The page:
Kerala Govt Supports Lecturer Who Refused ‘Dress Code’ of Wearing Sarees to Work
The Kerala government recently put out an official circular backing college teachers’ right to wear what they want. The policy was reasserted officially after a teacher was asked to wear sarees (she was wearing a kurta and leggings) if she wants to continue at the institution.
“The government has already made clear its stance in this regard multiple times. Teachers have every right to dress as per their comfort in Kerala regardless of the kind of institutes they work at. This practice of imposing saree on our teachers is not conducive to Kerala’s progressive attitude,” the state’s Higher Education minister R. Bindu said in a statement.
Sartorial policing often happens through unwritten channels. The Kerala government issued a government circular in 2008 clarifying that saree is not mandatory workwear — effectively giving teachers the right to wear churidar and salwar on duty. In the current case, the young lecturer from Kodungaloor, Kerala, wore churidars to the college. She was offered a position and was asked to wear a sari as a requisite; but she told the authorities she didn’t own a sari and didn’t know how to drape one. Despite having necessary qualifications, the authorities insisted on this dress code if she wanted to continue working at the institution. The lecturer then declined the position.
The sartorial question is not semantic that can be easily overlooked or accepted as an occupational hazard. Like any other outfit, wearing a saree should be a matter of convenience. Even before, teachers have protested any dress code requirements because of the discomfort and the time it takes to drape a saree in the morning.”
“Many teachers feel uncomfortable wearing a saree when they are conducting activity-based classes or writing on top of a blackboard as it exposes the midriff,” Meena, a government school teacher in Salem, told Times of India.
But they backed down due to the fear of losing jobs. For others, it may mean missing out on opportunities or choosing convenience and personal rights over going by institutional dogmas.
“While a teacher has several responsibilities, adhering to such outdated and obsolete ideas is not one of them. One’s choice of dressing is an entirely personal matter. No one has the right to criticize or interfere in another’s sartorial choices,” Bindu noted.
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Clinging to the “saree rule” is the result of multiple cogs. One is the lack of clarity in the government’s mandate pertaining to the dress code. In 2012, the Tamil Nadu government asked teachers to adhere to an “appropriate dress code” — without ever defining what “appropriate” is. Eventually, government authorities and private schools interpreted it as an “only saree” policy for women teachers.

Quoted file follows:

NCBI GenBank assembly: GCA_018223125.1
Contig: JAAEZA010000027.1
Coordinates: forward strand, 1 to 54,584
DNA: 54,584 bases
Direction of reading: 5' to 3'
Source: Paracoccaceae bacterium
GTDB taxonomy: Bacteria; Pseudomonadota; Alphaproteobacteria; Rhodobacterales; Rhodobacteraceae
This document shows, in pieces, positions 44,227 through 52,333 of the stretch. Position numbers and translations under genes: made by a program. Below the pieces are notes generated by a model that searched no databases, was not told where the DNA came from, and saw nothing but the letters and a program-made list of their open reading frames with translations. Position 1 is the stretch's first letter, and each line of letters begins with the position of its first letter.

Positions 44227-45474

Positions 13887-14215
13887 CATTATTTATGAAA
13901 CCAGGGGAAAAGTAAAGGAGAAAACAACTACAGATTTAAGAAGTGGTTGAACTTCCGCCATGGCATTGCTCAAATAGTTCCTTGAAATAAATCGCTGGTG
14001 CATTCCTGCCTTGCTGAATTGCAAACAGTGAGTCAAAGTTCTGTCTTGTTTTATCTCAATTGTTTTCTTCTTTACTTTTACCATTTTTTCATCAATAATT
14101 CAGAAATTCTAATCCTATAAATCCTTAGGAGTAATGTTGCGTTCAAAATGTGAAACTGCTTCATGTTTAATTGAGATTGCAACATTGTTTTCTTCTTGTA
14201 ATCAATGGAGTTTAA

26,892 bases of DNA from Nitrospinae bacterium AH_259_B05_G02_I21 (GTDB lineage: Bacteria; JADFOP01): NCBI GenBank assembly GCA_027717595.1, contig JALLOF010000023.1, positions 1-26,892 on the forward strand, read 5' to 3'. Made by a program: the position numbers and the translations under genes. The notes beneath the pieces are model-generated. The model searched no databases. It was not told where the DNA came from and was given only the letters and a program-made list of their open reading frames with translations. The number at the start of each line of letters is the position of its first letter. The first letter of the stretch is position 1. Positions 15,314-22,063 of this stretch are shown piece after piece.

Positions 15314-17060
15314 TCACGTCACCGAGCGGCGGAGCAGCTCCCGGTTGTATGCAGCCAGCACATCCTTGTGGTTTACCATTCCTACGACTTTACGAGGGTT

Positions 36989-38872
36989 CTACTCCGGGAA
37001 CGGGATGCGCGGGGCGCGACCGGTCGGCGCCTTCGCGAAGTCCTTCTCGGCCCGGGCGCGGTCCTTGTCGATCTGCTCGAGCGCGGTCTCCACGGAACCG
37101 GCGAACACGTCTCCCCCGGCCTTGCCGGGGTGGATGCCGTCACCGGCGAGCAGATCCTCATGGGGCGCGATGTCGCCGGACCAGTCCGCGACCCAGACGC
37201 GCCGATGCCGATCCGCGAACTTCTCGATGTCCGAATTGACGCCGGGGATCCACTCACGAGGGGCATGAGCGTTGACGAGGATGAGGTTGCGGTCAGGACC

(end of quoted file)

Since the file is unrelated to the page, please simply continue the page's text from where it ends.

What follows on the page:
In 2008, seven female teachers in West Bengal filed a plea noting they were asked to wear only white sarees –lest they would not be allowed into classrooms. The Calcutta High Court later ruled such a policy violates personal liberty, more so because the state government had no policy around this. On similar lines, teachers from Trichy made a petition to allow women teachers to wear churidar kameez. The Tamil Nadu government rejected the demand, arguing “it was a matter of government policy and that there was no scope in the rules to make changes.“ The ambiguity in the government’s mandate becomes a loophole to reinforce biases.
Perhaps what allows unwritten policies such as these to thrive is the nexus of moral policing and gender stereotypes. The idea of teachers dressing “modestly” so as not to distract students is asserted in the name of protecting “traditions” and “dignity.” “[Schools] stopped short of issuing a circular, but verbally instructed the principal to follow the ‘tradition,'” The New Indian Express noted in a 2018 report. In 2019, the Tamil Nadu government discouraged teachers from wearing any “fashionable” attire to protect the culture. Those who don’t explicitly say “tradition,” argue that the saree rule is necessary to distinguish between teachers and students. It bears mentioning that no such sartorial rule exists for male teachers in most states.
It is a complex ask to ask female teachers to dress “like a professional.” Some would rightly argue that churidar suits are also professional wear, negating the argument. It then boils down to dictating what a female teacher should wear, tacitly infringing their bodily space and freedom. The cultural norm around dictating what a woman should and shouldn’t wear rears its ugly head here too. Arguably, any dress code that disrupts one’s convenience and shrinks one’s freedom also impacts self-esteem, morale, and identity. As the circular stated: “The attempts to exercise unnecessary control over teachers in the name of outdated moral ideals cannot be entertained at any cost.”
What one wears at work then becomes a signifier of how much freedom one has. The protests against mandatory saree-wearing are important to protect teachers’ autonomy — within and beyond the classroom. This makes the “right to dress” unequivocally important.
As Vimala Ramachandran of the National University of Educational Planning and Administration told Times of India, “Imposing any kind of dress code is irrelevant and ridiculous.”